05

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04 Cisco

United States Cisco is one of the founding members of the Responsible Business Alliance (RBA), adopting its strict supplier code of conduct to ensure that sustainability is passed down the value chain. Part of this initiative is to drive environmental sustainability but also social responsibility within the supply chain. Implementing a circular economy, Cisco technology is taking a holistic approach to supply chain sustainability as it supports the target of 100% circular products, packaging and design principles.

03

Vodafone

United Kingdom Vodafone focuses on supplier management and procurement with a particular emphasis on key areas like sustainable sourcing and tackling human rights actions. The company is committed to ensuring safe working conditions for every individual within its supply chain as well as fair payment for services. The firm is piloting a new service called MyFarmWeb that has been developed to speed up digital transformation within the agriculture sector.


Alibaba China

02

Launched in 1999, Alibaba is one of the world’s largest leading e-commerce platforms based in Hangzhou China. Alibaba is committed to ensuring sustainability for its partners. The firm’s subsidiary group, Cainiao Network partnered with Nestlé in 2021 to support a greener logistics network in China. Green logistics has been a critical focus for the company over recent years. The firm’s cloud technology offerings are used to transform logistics processes for its partners and for real-time insights and collaboration to create sustainable supply chains, increasing transparency and endto-end traceability. In 2018, Cainiao established the Cainiao Green Alliance Foundation, which was a small step for sustainability in shipping.

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TOP 10

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Anheuser Busch InBev Belgium

Anheuser Busch InBev (AB InBev), one of the largest beer manufacturers in the world, is extremely ambitious when it comes to packaging and sourcing. With a supply chain including processes from growing to bottling, the company has imposed rigid targets for sustainability as it aims to cover four significant areas by 2025. Through smarter agricultural practices, AB InBev is committed to fairer pricing for its barley suppliers and will take part in a Water Stewardship programme for more sustainable use of the precious resource. The company will also ensure that its packaging is fully reusable, leveraging circular economies, and plans to source 100% renewable energy to power its operations.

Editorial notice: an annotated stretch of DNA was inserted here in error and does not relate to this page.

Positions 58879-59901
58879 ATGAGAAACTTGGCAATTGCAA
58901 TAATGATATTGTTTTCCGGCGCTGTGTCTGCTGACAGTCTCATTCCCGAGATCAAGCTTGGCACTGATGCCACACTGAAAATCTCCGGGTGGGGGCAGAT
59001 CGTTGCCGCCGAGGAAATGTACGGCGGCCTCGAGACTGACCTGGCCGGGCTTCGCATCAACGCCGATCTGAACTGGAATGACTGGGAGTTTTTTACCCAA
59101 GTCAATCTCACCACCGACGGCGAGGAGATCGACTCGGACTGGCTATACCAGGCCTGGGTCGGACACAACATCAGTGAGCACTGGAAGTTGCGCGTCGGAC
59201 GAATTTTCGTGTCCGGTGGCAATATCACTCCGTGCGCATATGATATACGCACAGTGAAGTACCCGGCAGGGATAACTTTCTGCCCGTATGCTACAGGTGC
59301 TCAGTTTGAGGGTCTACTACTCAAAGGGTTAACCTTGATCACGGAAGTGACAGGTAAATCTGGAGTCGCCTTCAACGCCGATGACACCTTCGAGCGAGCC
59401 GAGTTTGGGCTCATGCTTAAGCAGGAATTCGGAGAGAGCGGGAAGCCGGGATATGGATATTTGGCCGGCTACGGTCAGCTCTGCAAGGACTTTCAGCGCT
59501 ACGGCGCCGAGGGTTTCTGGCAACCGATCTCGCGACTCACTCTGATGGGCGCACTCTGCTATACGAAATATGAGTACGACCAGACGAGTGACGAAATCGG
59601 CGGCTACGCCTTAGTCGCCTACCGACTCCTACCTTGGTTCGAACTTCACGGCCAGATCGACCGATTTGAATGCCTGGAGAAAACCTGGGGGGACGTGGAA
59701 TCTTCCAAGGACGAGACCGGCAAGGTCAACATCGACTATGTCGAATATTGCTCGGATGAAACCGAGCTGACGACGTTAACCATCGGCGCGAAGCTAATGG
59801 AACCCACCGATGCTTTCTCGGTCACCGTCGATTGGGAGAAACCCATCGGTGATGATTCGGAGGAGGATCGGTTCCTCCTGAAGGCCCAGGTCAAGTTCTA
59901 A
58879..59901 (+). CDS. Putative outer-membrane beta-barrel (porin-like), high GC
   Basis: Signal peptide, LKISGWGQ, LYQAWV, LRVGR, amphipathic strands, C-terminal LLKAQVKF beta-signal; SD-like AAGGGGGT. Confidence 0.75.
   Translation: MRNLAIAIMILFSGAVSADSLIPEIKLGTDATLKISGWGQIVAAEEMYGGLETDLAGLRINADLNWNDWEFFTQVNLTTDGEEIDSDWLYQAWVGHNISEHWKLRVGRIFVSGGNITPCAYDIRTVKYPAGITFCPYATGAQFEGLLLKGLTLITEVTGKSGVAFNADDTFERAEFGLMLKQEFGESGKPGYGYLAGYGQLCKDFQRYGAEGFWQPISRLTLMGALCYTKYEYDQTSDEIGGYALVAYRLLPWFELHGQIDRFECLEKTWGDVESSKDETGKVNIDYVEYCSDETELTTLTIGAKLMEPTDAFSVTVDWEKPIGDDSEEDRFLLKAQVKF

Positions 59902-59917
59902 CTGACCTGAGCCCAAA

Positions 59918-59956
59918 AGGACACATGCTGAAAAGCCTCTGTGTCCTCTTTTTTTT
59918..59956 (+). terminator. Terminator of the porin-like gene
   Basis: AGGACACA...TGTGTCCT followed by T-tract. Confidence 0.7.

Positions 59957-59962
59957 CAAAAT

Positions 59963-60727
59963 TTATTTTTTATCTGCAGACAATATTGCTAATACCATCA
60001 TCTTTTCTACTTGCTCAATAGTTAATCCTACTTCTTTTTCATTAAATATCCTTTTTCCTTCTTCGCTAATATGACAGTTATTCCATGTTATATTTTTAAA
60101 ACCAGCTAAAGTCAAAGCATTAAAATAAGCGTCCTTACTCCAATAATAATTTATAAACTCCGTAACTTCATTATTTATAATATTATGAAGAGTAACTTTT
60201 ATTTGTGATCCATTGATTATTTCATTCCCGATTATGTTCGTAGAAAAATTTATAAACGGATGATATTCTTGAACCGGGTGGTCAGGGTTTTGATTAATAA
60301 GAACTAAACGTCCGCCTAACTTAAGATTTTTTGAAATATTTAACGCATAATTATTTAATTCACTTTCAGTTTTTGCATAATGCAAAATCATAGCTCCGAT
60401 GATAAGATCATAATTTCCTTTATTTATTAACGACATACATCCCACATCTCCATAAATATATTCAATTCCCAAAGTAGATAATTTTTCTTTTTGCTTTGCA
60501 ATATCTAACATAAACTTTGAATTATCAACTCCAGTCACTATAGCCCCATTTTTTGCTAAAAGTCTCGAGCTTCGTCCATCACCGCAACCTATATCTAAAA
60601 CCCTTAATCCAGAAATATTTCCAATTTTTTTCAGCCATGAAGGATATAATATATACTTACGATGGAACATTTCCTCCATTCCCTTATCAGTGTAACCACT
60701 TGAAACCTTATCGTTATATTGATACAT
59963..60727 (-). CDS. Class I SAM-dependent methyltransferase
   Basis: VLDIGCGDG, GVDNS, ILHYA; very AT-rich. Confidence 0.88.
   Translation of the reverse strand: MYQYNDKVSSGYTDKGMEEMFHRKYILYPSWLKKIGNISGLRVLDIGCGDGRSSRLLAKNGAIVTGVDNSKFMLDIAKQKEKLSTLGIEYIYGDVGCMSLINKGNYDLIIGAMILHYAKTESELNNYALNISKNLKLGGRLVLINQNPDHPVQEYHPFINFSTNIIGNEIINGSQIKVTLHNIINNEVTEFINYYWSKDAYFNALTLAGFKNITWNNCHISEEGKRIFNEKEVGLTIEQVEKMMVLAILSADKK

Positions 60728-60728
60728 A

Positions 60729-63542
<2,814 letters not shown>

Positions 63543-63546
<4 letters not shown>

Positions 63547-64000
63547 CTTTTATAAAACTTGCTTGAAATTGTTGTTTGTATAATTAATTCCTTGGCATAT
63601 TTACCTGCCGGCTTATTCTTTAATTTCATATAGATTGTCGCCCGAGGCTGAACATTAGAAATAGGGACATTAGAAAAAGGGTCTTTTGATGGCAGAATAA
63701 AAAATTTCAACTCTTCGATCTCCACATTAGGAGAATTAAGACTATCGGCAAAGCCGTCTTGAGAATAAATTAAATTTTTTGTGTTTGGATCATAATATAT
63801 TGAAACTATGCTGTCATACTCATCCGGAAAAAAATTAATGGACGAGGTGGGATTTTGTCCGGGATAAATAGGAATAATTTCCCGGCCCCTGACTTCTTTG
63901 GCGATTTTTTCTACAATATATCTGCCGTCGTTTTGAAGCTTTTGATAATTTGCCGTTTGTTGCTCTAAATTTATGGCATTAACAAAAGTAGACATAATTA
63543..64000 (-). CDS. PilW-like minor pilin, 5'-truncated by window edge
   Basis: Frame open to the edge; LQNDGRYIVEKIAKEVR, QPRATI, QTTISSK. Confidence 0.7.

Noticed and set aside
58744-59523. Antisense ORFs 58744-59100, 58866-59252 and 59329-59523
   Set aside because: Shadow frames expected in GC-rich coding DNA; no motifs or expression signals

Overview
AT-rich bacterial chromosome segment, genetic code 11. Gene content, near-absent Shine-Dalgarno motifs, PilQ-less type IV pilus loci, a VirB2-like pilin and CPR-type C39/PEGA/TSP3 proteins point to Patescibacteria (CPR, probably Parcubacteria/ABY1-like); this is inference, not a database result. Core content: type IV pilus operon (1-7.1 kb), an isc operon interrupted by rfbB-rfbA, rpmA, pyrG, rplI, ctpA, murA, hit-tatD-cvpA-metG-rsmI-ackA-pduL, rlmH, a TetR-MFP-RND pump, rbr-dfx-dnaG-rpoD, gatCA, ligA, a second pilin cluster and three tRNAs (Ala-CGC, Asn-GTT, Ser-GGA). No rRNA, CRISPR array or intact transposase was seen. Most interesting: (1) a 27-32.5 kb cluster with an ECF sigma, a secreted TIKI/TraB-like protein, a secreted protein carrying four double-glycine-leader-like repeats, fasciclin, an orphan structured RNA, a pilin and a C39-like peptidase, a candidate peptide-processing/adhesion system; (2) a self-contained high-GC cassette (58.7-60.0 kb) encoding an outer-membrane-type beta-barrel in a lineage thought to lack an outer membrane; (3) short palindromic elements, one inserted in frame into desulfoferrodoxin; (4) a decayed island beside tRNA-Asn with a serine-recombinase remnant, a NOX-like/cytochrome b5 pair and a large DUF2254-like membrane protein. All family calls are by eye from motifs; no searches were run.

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CLUSTERPOWER

IS A GREEN

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CLUSTERPOWER

SET TO TAKE OVER

WRITTEN BY: ILKHAN OZSEVIM PRODUCED BY: LEWIS VAUGHAN

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CLUSTERPOWER

ClusterPower has just become an alternative for the entire FLAP region using AI and high energy efficiency in its promising DC

W

e have just become an alternative to the entire FLAP area,” says Vladimir Ester, CTO of ClusterPower, as the company position themselves to become one of the most groundbreaking DC centres in Central and Eastern Europe. The FLAP areas are Frankfurt, London, Amsterdam and Paris — the four cities considered to be the primary markets for all new data centre deployments. Located in Romania, ClusterPower’s five hyperscale Data Centres (DCs) are of a magnitude and scalability that promises to see them become the leading provider for the entire region, while enabling them to tap into international markets. All five data centres are scheduled for completion by 2025, by which time they will be housed in a 25,000 SQM campus, sustainably producing a total capacity of 200MW. So this is hyperscale technology — but not as you know it. Ester comes from a strong technological background and has acted as an infrastructure engineer, as well as a solutions architect, for data centre and internet service provider deployments throughout most of his career. He has also been a CCIE — Cisco Certified Internetwork Expert — for almost 10 years, with this expertise laying the technical foundations for project ClusterPower.

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Example of an image caption sustainabilitymag.com

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COSMIN GEORGESCU TITLE: CEO INDUSTRY: DATA CENTRE AND CLOUD PROVIDER LOCATION: ROMANIA

EXECUTIVE BIO